"I don't know. I've never asked," he lied; it was Bruce's story to tell. He'd given his friend permission to tell Rachel he was Superman if he wanted to, when the time was right, hence the random walk-by exposition. But he'd spent enough time around Rachel and heard enough stories about her to know that he could trust her with his secret if it would make Bruce's complicated life a little easier, particularly socially.
"Your friend is glaring at me," Rachel said, switching gears before Clark realized she had been glancing over his shoulder throughout the short, whispered conversation.
"Yeah. Holding a glass of punch and seriously glaring," Rachel glanced at him, smirking slightly. "Is she jealous?"
Clark shifted in what those of the Daily Planet bullpen would recognize as a nervous shuffle completely expectable from him, getting Lois into his peripheral vision for a moment. She was indeed glaring something fierce at Rachel over the top of her glass.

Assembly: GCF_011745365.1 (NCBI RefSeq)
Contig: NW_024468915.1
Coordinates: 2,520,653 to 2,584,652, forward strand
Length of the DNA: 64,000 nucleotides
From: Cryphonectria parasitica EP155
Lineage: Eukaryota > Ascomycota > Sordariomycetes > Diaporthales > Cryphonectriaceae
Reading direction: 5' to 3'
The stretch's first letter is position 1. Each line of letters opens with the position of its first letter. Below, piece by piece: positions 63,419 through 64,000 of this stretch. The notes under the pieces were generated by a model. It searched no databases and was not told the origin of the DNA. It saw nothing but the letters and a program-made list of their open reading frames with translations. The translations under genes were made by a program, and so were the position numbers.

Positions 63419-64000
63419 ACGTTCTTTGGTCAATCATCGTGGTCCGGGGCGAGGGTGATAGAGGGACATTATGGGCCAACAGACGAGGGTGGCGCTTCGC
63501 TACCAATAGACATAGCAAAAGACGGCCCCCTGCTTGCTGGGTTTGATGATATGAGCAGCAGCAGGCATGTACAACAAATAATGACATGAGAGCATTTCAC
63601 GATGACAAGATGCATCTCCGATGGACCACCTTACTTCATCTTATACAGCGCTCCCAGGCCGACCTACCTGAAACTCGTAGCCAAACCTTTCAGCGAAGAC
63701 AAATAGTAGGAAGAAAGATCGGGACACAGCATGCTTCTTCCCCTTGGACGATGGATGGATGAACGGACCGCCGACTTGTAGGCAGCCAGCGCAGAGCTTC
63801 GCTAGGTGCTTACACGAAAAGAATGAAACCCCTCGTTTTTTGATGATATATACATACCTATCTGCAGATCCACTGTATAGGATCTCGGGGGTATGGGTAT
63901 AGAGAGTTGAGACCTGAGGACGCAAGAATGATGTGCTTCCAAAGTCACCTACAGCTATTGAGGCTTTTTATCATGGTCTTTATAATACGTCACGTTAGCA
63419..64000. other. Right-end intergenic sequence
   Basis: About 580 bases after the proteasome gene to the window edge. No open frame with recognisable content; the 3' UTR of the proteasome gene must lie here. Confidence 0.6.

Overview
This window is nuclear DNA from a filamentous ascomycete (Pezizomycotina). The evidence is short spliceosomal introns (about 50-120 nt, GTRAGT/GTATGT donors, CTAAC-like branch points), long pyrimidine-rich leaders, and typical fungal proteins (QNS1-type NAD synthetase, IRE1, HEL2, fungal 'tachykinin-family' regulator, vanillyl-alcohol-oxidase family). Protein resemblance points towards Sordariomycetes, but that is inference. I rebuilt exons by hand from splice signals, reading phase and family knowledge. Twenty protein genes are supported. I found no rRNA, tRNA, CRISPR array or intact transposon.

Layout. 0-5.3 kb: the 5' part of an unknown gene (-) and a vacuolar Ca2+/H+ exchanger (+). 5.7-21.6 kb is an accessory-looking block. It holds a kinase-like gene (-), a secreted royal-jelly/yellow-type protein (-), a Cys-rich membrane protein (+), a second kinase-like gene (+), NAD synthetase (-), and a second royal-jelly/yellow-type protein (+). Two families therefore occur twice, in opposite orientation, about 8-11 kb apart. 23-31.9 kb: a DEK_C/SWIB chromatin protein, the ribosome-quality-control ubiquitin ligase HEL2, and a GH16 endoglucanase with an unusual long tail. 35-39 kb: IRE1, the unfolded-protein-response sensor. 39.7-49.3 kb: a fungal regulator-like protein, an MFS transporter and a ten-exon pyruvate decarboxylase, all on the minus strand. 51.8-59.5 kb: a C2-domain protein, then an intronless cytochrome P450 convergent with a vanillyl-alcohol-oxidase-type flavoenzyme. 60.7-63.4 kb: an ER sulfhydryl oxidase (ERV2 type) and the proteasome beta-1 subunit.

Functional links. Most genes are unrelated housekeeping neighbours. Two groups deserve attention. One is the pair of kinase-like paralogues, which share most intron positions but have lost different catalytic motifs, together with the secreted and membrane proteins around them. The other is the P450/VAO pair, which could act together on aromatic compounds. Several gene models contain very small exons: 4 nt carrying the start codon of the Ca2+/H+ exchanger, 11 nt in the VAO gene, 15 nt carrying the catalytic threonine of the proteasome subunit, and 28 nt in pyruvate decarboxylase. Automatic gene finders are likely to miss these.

"Seems to be."
"She so fervently claims to be just your press contact, though. Sometimes even denies that."
"She is," Clark chuckled. "But she's also my partner at the Planet."
"She doesn't know who you are?"
"Why not? I thought, of all people—"
"I haven't found the right time or place to tell her."
"You should," Rachel smirked, sipping her second drink she'd snatched off the tray as she dragged Clark into the corner.
"I know," he sighed, hating to actually converse on the subject so often on his mind. Rachel seemed to follow his thoughts well enough, giving him an odd look and having another sip of her drink.
"So she's a friend, but just with your office persona," she nodded, then smirked. Clark narrowed his eyes at her.
"What are you going to do?"
"I'm going to enjoy this party a lot more that I thought I was."